Lane (Psychology/Northeastern) follows up When the Mind Hears - his
1984 history of the deaf - with an excoriating analysis of the
oppression of the deaf in contemporary society. Hearing people,
Lane says, view deafness as a disability - but the deaf see
themselves as a linguistic minority, feel that they have a richer
social life than hearing people, marry each other, and celebrate
the birth of a deaf child as a precious gift. After developing
these preconception-shattering revelations, Lane reveals the meshes
of paternalistic control exercised by "audism" - that institution
of school administrators, speech therapists, psychologists, and
social workers that authorizes views of the deaf, governs where
they go to school, and exercises authority over their community.
Despite research showing that American Sign Language is a natural
language with its own vocabulary, grammar, and art forms,
professionals persist in viewing it as disabled English and refuse
to learn it. The consequences for the deaf are dire: IQ scores can
be lowered 30 points by examiners resorting to ad hoc pantomime for
test instruction; psychologists administer tests designed for the
hearing and misdiagnose deaf children as learning-disabled; deaf
youth are "mainstreamed" out of special schools to languish in a
heating, English-speaking environment. The audist establishment,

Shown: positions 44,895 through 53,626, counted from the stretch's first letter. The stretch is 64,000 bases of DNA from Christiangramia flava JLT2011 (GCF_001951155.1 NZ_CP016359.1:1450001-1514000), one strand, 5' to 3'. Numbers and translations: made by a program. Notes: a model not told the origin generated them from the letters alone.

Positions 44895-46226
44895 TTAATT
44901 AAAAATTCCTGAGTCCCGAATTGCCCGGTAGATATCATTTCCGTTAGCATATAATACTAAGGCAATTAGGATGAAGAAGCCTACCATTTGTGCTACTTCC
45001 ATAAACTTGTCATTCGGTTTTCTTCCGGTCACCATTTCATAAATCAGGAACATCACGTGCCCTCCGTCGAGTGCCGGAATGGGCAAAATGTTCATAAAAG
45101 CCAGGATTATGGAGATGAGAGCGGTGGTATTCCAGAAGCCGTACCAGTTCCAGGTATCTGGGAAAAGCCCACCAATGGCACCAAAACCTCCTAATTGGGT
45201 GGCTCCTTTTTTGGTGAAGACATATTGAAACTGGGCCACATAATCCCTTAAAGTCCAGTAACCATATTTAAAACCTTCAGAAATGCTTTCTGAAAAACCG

Lane says, has promulgated calling deaf children "hearing-impaired"
- the equivalent, he adds, of calling women "non-men" or gays
"sexually impaired." And economic serf-interest motivates the
audist establishment, Lane argues. The hearing-aid industry, for
example, annually sells $250 million dollars' worth of hearing aids
to deaf children, whose teachers require them. Yet virtually all of
these children went deaf before learning English, making the
hearing aids useless. What is to be done to empower the deaf? Allow
them their language, Lane says, and their history and their
dignity. Essential for anyone with a deaf person in his or her
life, or for anyone who wishes truly to understand two million deaf
fellow Americans. (Kirkus Reviews)
A piercing look at the gulf that separates the Deaf minority from
the hearing world, this passionate classic is essential reading for
people who want to understand the gap between these two cultures.
Critically acclaimed as a breakthrough when first published, the
issues brilliantly brought to the fore by The Mask of Benevolence
are still deeply relevant. This edition, with new information on
the science and ethics of cochlear implants, sheds a forceful light
on the mistreatment of the Deaf minority by a hearing establishment
that resists understanding and awareness.
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